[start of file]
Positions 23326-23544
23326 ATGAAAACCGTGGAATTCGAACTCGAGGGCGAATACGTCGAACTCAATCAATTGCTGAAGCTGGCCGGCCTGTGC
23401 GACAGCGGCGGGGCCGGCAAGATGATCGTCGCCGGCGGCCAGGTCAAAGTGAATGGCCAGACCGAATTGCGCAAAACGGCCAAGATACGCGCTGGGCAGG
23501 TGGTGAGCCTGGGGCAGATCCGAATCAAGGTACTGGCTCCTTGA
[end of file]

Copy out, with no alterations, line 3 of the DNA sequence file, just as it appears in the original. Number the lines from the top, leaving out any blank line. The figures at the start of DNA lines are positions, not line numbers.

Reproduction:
23401 GACAGCGGCGGGGCCGGCAAGATGATCGTCGCCGGCGGCCAGGTCAAAGTGAATGGCCAGACCGAATTGCGCAAAACGGCCAAGATACGCGCTGGGCAGG